If men are neither willing nor able to shed their narrow yet profound grasping of the "stereotypical male model" in favour of a multiple series of models of masculinity, then men will continue to slide down a scale that too often leads to drug and/or alcohol abuse, violence either of the street or the domestic variety, and even suicide.
Just this week, we learned that every day, in the U.S. there are 22 suicides among war veterans, and without having the numbers of male to female victims, there is clearly a male penchant and preference for declaring war in the first place, no matter what the situation. And that preference currently illustrates one of the main divides between the U.S. President who prefers to move cautiously in such complex emergencies as Syria, and Republican "hawks" like Senators Lindsay Graham and John McCain, both of whom reject gun control legislation, and advocate more military intervention by the U.S. to demonstrate "strength" in Syria, in order to establish the U.S. supremacy in the aftermath of the Syrian civil war....another manifestation of the need for "masculinities of power and control" achieved through the power of the gun, the missile, the jet fighter and the aircraft carriers.
When schools and school systems fall into the trap of hiring female instructors and leaders almost exclusively, the fifty percent of the student population, the boys, will be warped into conformity with that female culture...and only male father, uncles, mentors and interested citizens can bring this imbalance to public attention.
Women who advocate for the job opportunities that women can effectively fill will not abandon their sisters in favour of a balanced hiring policy and practice.
However, just this year, the Toronto District School Board has announced that, in its hiring for the fall term, the top quality sought in prospective hires for the classroom is MALE!
That is a small sign that someone has noticed the disparity that has existed in too many school boards for too long, disadvantaging the male students who comprise half of the student bodies of all schools, except, of course those of exclusively female enrolments.

When Men Experience Sexism

There are some practices and policies that are unfair to men. But this fact should unite men with feminists, not drive them apart.
By Noah Berlatsky, The Atlantic, May 29, 2013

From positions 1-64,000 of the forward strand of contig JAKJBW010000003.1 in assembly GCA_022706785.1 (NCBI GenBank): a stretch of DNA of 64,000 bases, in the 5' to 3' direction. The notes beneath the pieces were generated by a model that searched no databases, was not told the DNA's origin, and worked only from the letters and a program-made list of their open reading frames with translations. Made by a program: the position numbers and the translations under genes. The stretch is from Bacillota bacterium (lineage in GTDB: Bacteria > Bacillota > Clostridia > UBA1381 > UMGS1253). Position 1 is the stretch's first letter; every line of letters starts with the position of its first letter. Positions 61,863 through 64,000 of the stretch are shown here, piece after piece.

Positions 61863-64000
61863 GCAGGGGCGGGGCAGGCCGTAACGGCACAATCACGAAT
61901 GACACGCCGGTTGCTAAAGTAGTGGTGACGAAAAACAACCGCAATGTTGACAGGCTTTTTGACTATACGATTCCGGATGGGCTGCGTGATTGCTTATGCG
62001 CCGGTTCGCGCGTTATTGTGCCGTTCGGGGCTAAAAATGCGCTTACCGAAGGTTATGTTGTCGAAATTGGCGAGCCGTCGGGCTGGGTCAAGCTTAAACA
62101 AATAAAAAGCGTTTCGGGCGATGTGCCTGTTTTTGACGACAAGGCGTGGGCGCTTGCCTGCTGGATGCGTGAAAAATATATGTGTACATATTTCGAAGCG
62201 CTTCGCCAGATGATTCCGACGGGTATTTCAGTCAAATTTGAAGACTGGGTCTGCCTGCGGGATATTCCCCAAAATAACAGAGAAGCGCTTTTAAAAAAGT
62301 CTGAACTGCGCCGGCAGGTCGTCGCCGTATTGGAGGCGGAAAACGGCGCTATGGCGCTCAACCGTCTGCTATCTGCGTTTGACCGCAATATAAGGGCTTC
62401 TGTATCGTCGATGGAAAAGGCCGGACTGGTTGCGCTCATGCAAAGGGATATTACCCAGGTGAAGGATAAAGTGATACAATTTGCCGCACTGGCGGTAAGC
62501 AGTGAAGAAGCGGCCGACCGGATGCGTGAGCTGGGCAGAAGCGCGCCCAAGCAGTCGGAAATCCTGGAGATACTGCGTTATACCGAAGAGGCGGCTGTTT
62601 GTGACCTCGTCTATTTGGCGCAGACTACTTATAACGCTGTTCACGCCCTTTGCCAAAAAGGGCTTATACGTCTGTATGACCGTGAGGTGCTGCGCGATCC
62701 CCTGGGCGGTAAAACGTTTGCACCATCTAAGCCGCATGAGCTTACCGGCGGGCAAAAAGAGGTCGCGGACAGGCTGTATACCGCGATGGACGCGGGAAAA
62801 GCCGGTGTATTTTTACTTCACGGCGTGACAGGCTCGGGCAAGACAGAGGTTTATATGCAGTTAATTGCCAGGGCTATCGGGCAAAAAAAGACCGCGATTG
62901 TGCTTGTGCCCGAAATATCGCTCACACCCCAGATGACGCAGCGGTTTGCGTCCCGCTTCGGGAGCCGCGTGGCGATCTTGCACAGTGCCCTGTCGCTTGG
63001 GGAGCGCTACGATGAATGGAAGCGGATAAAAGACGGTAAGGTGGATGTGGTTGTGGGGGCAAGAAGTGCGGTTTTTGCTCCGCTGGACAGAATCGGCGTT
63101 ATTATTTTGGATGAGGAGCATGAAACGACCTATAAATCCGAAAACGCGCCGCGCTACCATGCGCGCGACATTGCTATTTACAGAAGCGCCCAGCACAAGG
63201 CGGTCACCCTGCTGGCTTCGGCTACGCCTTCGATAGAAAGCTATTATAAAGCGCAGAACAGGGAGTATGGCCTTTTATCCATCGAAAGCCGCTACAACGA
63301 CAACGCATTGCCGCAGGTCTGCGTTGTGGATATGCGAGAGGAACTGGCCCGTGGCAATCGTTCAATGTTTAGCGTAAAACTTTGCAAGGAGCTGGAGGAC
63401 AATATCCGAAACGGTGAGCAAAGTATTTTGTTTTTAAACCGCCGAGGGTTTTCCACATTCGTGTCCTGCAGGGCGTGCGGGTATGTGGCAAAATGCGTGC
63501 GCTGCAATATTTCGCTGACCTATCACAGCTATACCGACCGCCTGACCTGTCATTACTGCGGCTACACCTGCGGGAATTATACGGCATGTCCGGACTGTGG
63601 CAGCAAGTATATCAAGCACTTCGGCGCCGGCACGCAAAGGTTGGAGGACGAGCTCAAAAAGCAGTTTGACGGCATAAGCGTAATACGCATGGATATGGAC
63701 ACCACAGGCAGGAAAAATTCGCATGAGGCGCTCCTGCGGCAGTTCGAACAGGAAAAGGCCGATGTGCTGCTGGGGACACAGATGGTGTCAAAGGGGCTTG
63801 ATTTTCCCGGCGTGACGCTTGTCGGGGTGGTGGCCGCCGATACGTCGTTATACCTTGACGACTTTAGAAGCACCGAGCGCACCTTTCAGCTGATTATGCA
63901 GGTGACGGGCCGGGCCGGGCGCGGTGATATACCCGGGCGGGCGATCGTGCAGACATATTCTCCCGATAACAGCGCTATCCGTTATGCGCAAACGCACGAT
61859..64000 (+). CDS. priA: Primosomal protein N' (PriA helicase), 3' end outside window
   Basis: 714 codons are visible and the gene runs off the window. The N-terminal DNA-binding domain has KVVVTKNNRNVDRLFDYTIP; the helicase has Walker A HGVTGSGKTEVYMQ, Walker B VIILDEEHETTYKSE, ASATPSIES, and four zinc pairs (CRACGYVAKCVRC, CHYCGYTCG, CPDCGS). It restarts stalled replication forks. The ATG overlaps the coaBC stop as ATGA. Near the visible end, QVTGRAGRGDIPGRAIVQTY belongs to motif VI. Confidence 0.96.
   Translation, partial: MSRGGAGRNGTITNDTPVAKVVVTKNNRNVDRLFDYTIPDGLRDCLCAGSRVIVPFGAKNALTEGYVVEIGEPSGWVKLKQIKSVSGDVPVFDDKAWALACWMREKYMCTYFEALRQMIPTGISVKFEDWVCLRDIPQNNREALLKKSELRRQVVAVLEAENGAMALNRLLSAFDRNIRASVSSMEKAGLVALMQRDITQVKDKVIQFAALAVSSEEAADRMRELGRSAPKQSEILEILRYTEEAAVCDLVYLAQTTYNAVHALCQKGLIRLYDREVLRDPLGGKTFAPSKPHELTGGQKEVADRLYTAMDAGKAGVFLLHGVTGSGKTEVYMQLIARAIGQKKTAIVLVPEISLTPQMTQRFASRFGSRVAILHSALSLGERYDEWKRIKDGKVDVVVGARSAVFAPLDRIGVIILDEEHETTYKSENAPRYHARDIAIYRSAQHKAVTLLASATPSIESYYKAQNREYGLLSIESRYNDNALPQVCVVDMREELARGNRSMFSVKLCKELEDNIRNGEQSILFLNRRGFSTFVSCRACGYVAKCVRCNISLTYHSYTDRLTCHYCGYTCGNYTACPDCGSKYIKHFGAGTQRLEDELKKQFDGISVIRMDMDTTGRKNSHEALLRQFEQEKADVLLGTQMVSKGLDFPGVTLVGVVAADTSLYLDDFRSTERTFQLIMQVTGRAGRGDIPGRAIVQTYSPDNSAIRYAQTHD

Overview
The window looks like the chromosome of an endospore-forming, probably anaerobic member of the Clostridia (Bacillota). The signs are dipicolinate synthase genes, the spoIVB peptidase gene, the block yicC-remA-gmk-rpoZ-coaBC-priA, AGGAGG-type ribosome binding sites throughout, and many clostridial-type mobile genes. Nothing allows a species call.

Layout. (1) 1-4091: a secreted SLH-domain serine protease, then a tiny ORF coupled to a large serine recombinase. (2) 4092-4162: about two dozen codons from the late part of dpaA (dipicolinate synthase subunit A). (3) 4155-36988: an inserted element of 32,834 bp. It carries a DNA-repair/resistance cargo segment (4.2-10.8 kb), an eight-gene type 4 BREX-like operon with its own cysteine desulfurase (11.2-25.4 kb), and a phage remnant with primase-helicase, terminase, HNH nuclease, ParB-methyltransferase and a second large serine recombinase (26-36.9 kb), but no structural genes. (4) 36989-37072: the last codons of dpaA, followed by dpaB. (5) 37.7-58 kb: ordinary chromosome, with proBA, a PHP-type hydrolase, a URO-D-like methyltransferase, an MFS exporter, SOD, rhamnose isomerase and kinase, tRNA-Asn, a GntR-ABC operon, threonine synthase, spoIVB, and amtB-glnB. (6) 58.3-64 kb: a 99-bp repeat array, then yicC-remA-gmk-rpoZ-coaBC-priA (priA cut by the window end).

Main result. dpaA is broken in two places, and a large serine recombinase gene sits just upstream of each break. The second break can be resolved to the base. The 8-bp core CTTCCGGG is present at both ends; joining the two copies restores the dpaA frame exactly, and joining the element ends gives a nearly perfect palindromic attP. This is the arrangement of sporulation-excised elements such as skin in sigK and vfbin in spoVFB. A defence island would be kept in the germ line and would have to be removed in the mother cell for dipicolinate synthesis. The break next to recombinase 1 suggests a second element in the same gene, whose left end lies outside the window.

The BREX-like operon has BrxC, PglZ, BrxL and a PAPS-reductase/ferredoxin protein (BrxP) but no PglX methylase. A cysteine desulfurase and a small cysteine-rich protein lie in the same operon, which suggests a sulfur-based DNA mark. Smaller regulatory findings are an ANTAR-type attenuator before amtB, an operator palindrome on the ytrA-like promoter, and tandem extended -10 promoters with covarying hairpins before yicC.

David Benatar, in his 2012 monograph The Second Sexism discusses a whole range of other ways in which men as men are disadvantaged. Men, for example, receive custody of children in only about 10 percent of divorce cases in the United States. Men also, as Benatar writes, are subject to "a long history of social and legal fight in war" —pressures which women do not generally experience in the same way. Along the same lines, physical violence against men is often minimized or seen as normal. Benatar refers to the history of corporal punishment, which has much more often been inflicted on boys than girls. Society's scandalous tolerance of rape in prison seems like it is also related to a general indifference to, or even amusement at, sexual violence committed against men.

Perhaps most hideously, men through history have been subject to genocidal, or gendercidal, violence targeted at them specifically because they are men. Writers like Susan Brownmiller have over the last decades helped to show how mass rape and sexual violence against women are often a deliberate part of genocide; similarly, there has been increasing awareness in recent years of the gendercidal results of sex-selective abortion and infanticide in places like India and China. But the way gendercide can be directed against men is much less discussed. One of the worst recent examples of this was in the Balkans war, where, according to genocide researcher Adam Jones, " All of the largest atrocities... target[ed] males almost exclusively, and for the most part "battle-age" males. " Similarly, in Rwanda according to Judy El-Bushra (as quoted by Jones):
it was principally the men of the targeted populations who lost their lives or fled to other countries in fear. ... This targeting of men for slaughter was not confined to adults: boys were similarly decimated, raising the possibility that the demographic imbalance will continue for generations. Large numbers of women also lost their lives; however, mutilation and rape were the principal strategies used against women, and these did not necessarily result in death.
Many of these examples—particularly the points about custody inequities and conscription—are popular with men's rights activists. MRAs tend to deploy the arguments as evidence that men are oppressed by women and, especially, by feminists. Yet, what's striking about instances of sexism against men is how often the perpetrators are not women but other men. The gendercides in Serbia and Rwanda were committed against men, not by feminists, but by other men. Prison rape is, again, overwhelmingly committed by men against other men—with (often male) prison officials sitting by and shrugging. Conscription in the U.S. was implemented overwhelmingly by male civilian politicians and military authorities, not by women.